27 Aug, 2010 | Alistair Smout
It’s not often that a president who returns with 64% of the popular vote (nearly 40% more than their nearest rival) faces stern political opposition eight months into their presidency, but then, Evo Morales is not your typical president. Always a controversial figure, the country’s first Aymara President is once again causing a stir among his people, but, worryingly for his government, the traditional lines of division are shifting.
As a champion for an oppressed majority, it hardly needs saying that not all sections of Bolivian society have been fans of Evo. Business leaders and the middle classes have been suspicious (or outright hostile) towards his socialist motivations, and the financial centre of Santa Cruz has been demanding greater autonomy. However, increasingly his regime is subject to protests closer to home, as recent protests over the new customs law attest. On these marches, which are happening two or three times a week, protestations come from both Aymara and Quechua communities, and from regions as diverse as La Paz, Potosi and Morales’ home region of Oruro. During Independence Day celebrations in the traditionally supportive urban expanse of El Alto, a man drukenly heckles the town’s president, proclaiming Morales a “bastardo” before he is dealt with, subtly yet effectively, when his seating is removed.
Why has this change come about? One complaint we hear during a relatively peaceful march is that the enforcement of taxes on cheap imports is tantamount to communism. One wonders what else to expect from a movimiento al socialismo. Of course, not everyone on the march voted for Morales, or at least is ready to admit that they did. But those who do are noticeably embarrassed by their admission. He is branded a “traidor”, and it is ostensibly easy to see why. The enforcement of taxes on cheap imports will raise the cost of living disproportionately for the poor who buy the goods, and also the lower-middle class vendors who sell them. However, there is a definite sense of paradox surrounding the protests, and one gets the sense that, predictably, the people are willing to support socialism only so long as they can benefit from it. As soon it becomes clear that in practice, socialism means higher taxes for all, suddenly it is not so appealing. Viewed as a champion of the lower classes, Morales’ actions can seem treacherous, but as a champion of socialism, his treachery is far less obvious – indeed, to embrace free trade would be far more ideologically inconsistent.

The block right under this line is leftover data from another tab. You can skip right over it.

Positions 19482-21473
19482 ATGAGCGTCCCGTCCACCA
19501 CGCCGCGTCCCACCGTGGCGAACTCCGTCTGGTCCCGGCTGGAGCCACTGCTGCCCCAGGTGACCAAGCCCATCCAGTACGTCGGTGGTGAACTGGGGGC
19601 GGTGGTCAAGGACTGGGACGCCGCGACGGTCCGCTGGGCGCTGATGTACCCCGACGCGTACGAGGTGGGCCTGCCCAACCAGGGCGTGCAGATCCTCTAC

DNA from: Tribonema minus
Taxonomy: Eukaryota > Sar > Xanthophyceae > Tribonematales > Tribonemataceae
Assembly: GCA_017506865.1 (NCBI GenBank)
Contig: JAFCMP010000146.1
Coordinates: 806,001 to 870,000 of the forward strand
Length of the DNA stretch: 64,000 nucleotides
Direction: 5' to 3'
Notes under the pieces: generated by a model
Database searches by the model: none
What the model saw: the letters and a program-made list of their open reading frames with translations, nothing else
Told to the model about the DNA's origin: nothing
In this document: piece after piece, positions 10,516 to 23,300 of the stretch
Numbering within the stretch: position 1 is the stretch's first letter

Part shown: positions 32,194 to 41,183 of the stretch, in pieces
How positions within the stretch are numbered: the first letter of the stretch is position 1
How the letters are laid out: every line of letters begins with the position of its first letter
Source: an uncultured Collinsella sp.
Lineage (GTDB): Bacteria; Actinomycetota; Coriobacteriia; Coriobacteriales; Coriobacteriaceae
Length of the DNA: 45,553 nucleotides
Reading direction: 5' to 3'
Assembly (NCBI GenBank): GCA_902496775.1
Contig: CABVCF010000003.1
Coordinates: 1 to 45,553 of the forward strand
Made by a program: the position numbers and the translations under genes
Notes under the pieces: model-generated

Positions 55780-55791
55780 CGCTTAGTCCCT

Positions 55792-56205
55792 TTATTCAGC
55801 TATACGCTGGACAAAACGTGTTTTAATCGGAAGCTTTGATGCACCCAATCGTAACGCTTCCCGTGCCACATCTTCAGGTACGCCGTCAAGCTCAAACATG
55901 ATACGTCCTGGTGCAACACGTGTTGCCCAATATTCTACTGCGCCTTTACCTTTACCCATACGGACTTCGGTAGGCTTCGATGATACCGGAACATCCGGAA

Regardless of such technicalities, if the working classes feel that Morales has abandoned them, opposition will mount and his government could be in trouble. However, it is time to challenge the lazy assumption that the middle classes are necessarily against Morales. His dominant victory in the presidential election reflects a growing support for his leadership in more bourgeois circles. The Bolivian economy fared relatively well during the global financial crisis, growth has been steady, and one section of society that should benefit from enforced trade tariffs are the Bolivian producers and owners of industry. While such tariffs do distort the market, their global presence, from the Common Agricultural Policy in Europe to protectionism of sugar in the USA, reflects the political bonus that governments can gain from interest groups in their electorate.
However, at the moment this political bonus seems dwarfed by the alert consumers of Bolivia, who are most concerned about the costs to their own pockets. What it may boil down to is necessity: whether Morales needs the support of the protesters more than they need the country’s first indigenous president. For the paradox of the crowds suggests that, while they may protest against Evo’s current actions, you wouldn’t bet against them abashedly voting for his party again.